It’s important to protect your sleep and never use stimulants to aid weight loss in a way that impairs sleep ー losing sleep does more harm than good over the long run.

The Best Ashwagandha And Rhodiola Products, Reviewed

You can buy ashwagandha and rhodiola separately or in “stack” products that combine them both along with other ingredients. Stacks tend to have a lower than normal dose of ashwagandha and an extremely low dose of rhodiola, which makes them good for afternoons or combined with caffeine in the mornings. You’ll need a pure rhodiola product if you want a decently high rhodiola rosea dosage.

Nuven Naturals Adrenal Support Stack

Best Rhodiola, Ashwagandha Stack For Mornings

Nuven Naturals Adrenal Support Stack

Nuven Naturals Adrenal Support stack has a pretty low (though not insignificant) rhodiola dosage, while the ashwagandha dosage is about right where you’d want it in the mornings. This stack is ideal if you want something that would go well with a morning cup of coffee. The other ingredients: holy basil, schisandra berry and magnolia bark, are also adaptogens which will help in reducing anxiety throughout the day.


Humavit Adrenal Support & Cortisol Manager

Best Ashwagandha And Rhodiola Stack For Afternoons

Humavit Adrenal Support & Cortisol Manager

This Humavit stack contains slightly more ashwagandha ー equivalent to 200 mg of the more typical 5% withanolides extract. The rhodiola dosage is so low it would be insignificant on its own though. However, a low rhodiola dosage makes this stack ideal for afternoon usage, assuming you took a higher dose of rhodiola in the morning and merely need a small boost to keep the effects going until evening.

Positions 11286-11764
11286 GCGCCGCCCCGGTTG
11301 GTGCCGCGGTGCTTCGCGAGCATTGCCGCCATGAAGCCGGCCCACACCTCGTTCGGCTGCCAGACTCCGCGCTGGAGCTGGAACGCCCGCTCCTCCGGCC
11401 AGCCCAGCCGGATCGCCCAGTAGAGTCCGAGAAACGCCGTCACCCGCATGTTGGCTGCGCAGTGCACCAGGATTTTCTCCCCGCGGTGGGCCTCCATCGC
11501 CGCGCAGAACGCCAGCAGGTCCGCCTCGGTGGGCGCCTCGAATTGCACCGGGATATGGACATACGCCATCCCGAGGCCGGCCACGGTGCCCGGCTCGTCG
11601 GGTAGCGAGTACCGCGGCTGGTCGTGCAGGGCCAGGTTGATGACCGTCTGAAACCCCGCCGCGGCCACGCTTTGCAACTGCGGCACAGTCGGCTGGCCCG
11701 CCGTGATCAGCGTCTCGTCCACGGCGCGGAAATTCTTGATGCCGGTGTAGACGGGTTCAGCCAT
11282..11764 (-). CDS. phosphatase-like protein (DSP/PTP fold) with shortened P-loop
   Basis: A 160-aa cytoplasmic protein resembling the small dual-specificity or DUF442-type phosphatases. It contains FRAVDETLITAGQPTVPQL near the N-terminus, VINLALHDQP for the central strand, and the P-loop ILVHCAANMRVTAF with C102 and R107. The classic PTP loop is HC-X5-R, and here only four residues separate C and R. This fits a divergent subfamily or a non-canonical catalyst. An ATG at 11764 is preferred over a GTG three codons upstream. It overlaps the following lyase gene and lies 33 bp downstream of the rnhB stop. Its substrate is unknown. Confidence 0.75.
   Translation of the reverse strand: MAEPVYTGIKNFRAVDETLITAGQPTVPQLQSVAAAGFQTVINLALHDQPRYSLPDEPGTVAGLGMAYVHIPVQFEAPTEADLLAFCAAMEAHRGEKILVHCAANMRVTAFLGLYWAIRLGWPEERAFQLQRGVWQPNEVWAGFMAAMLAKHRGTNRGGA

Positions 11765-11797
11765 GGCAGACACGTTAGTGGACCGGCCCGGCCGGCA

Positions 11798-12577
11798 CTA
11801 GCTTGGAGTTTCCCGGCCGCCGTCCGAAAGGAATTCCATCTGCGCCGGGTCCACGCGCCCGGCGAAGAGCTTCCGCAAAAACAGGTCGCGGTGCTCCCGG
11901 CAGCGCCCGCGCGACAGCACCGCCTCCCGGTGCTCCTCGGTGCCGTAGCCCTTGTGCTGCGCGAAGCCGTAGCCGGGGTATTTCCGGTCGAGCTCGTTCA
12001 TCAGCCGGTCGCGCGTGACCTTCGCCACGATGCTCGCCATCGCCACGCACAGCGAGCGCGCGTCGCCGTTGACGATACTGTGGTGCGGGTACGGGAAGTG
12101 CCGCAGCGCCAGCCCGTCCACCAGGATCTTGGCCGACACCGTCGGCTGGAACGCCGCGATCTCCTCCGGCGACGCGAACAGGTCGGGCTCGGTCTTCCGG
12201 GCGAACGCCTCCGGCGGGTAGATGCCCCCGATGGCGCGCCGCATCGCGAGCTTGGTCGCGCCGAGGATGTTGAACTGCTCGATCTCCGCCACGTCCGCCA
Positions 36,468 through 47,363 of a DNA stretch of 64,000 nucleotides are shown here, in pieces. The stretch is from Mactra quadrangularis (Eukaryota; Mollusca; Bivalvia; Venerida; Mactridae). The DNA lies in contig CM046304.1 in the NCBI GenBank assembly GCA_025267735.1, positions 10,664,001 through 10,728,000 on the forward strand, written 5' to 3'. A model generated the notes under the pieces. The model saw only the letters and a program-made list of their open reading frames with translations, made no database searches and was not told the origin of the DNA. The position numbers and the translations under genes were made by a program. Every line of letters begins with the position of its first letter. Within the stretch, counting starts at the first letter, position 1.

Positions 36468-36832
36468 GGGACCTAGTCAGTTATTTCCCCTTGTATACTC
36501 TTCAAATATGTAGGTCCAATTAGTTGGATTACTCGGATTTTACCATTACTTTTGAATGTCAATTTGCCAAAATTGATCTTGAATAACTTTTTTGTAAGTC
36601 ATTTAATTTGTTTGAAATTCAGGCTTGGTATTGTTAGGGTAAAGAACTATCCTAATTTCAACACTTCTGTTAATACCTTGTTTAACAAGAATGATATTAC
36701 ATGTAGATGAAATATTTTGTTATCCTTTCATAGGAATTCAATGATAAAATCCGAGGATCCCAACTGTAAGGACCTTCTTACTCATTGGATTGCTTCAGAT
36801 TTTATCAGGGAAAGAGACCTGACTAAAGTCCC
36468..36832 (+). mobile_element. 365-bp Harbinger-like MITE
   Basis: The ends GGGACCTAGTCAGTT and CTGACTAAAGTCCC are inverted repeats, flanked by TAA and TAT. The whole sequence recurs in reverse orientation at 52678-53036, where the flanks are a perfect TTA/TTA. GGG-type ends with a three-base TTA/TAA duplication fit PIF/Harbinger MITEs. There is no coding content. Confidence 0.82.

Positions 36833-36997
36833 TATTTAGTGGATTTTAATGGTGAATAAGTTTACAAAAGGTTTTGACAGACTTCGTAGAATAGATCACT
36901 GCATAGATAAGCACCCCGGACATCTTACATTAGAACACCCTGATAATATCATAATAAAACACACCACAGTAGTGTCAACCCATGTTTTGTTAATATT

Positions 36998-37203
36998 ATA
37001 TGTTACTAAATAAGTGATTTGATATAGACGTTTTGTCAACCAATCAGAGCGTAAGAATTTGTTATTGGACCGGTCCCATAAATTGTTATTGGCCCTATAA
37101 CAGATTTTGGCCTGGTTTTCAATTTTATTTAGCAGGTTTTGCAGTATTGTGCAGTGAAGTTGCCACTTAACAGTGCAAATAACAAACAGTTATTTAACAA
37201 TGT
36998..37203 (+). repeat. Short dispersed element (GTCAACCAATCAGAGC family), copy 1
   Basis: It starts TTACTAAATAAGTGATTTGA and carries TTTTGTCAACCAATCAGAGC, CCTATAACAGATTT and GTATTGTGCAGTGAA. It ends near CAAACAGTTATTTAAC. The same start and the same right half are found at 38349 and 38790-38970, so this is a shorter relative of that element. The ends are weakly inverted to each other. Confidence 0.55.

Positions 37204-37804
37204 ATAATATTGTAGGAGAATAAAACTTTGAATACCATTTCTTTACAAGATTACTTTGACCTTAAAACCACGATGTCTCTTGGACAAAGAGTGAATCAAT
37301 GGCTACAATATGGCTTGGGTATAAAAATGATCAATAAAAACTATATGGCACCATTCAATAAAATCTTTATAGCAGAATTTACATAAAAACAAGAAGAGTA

The other adaptogens in this stack will also relieve anxiety and stress, while tyrosine will boost the stimulatory effects of rhodiola without extending its length, so as not to disrupt sleep.


Tribe Organics Full-Spectrum KSM-66 Ashwagandha

Best Pure Ashwagandha Capsules For Evenings

Tribe Organics Full-Spectrum KSM-66 Ashwagandha

Tribe Organics’ KSM-66 ashwagandha is best for relaxing in the evenings and getting a good night’s sleep. A serving contains 600 mg of ashwagandha with the standard 5% withanolide extract, which is really high. However, a serving is also two capsules, so you can just take half a serving (1 capsule) at a time unless you really need a higher dosage before bed.


Solaray Super Rhodiola Root Extract

Best Pure Rhodiola Rosea Capsules For Mornings

Solaray Super Rhodiola Root Extract

Solaray Super Rhodiola Root extract contains 500 mg of the standard extract, so it’s on the high side of our recommendation. This is perfect for a morning energy boost, especially if you’re not a caffeine drinker.


Editor’s note: we are regularly updating this review. If you see any problems, weird interpretations of the data, or just want to say hi, please reach out to hello@the-unwinder.com.

About the author

Lucy is a UK-based freelance writer focusing on biological content, whether it may involve animal biology or health and well being. Having achieved a First Class Zoology degree at the University of Bristol, Lucy has a diverse knowledge base and enjoys writing for others. Lucy is also a medical student in London who enjoys, in her free time, weight lifting at the gym or hiking along precarious routes in the great outdoors.